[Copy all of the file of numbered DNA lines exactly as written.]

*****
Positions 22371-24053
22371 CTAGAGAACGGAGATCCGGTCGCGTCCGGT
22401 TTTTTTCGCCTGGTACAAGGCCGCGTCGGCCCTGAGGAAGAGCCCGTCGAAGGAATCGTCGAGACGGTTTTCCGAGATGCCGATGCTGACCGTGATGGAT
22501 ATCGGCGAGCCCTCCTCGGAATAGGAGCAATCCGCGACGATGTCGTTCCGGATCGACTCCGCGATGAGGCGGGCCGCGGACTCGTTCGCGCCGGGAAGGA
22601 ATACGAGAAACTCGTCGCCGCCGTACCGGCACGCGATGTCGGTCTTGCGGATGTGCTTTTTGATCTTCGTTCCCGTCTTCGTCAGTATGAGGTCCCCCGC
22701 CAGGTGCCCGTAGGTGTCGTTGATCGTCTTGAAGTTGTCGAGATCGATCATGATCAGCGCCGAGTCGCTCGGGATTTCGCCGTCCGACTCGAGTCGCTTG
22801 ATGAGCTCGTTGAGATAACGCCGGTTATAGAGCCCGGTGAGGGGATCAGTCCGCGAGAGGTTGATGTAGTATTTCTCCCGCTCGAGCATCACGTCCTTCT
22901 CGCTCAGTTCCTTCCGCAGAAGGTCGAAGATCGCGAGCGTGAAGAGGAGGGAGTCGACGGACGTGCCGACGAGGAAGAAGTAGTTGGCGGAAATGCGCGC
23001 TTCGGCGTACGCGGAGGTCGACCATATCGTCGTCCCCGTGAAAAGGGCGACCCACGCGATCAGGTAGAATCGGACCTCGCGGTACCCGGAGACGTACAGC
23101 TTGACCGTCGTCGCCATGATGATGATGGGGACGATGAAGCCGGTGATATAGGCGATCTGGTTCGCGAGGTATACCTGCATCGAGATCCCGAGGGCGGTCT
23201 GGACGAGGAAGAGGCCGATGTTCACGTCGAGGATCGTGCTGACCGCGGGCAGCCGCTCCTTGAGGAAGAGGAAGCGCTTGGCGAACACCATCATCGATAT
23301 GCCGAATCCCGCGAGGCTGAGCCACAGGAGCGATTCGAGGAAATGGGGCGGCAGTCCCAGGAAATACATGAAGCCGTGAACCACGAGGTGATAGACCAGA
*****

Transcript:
Positions 22371-24053
22371 CTAGAGAACGGAGATCCGGTCGCGTCCGGT
22401 TTTTTTCGCCTGGTACAAGGCCGCGTCGGCCCTGAGGAAGAGCCCGTCGAAGGAATCGTCGAGACGGTTTTCCGAGATGCCGATGCTGACCGTGATGGAT
22501 ATCGGCGAGCCCTCCTCGGAATAGGAGCAATCCGCGACGATGTCGTTCCGGATCGACTCCGCGATGAGGCGGGCCGCGGACTCGTTCGCGCCGGGAAGGA
22601 ATACGAGAAACTCGTCGCCGCCGTACCGGCACGCGATGTCGGTCTTGCGGATGTGCTTTTTGATCTTCGTTCCCGTCTTCGTCAGTATGAGGTCCCCCGC
22701 CAGGTGCCCGTAGGTGTCGTTGATCGTCTTGAAGTTGTCGAGATCGATCATGATCAGCGCCGAGTCGCTCGGGATTTCGCCGTCCGACTCGAGTCGCTTG
22801 ATGAGCTCGTTGAGATAACGCCGGTTATAGAGCCCGGTGAGGGGATCAGTCCGCGAGAGGTTGATGTAGTATTTCTCCCGCTCGAGCATCACGTCCTTCT
22901 CGCTCAGTTCCTTCCGCAGAAGGTCGAAGATCGCGAGCGTGAAGAGGAGGGAGTCGACGGACGTGCCGACGAGGAAGAAGTAGTTGGCGGAAATGCGCGC
23001 TTCGGCGTACGCGGAGGTCGACCATATCGTCGTCCCCGTGAAAAGGGCGACCCACGCGATCAGGTAGAATCGGACCTCGCGGTACCCGGAGACGTACAGC
23101 TTGACCGTCGTCGCCATGATGATGATGGGGACGATGAAGCCGGTGATATAGGCGATCTGGTTCGCGAGGTATACCTGCATCGAGATCCCGAGGGCGGTCT
23201 GGACGAGGAAGAGGCCGATGTTCACGTCGAGGATCGTGCTGACCGCGGGCAGCCGCTCCTTGAGGAAGAGGAAGCGCTTGGCGAACACCATCATCGATAT
23301 GCCGAATCCCGCGAGGCTGAGCCACAGGAGCGATTCGAGGAAATGGGGCGGCAGTCCCAGGAAATACATGAAGCCGTGAACCACGAGGTGATAGACCAGA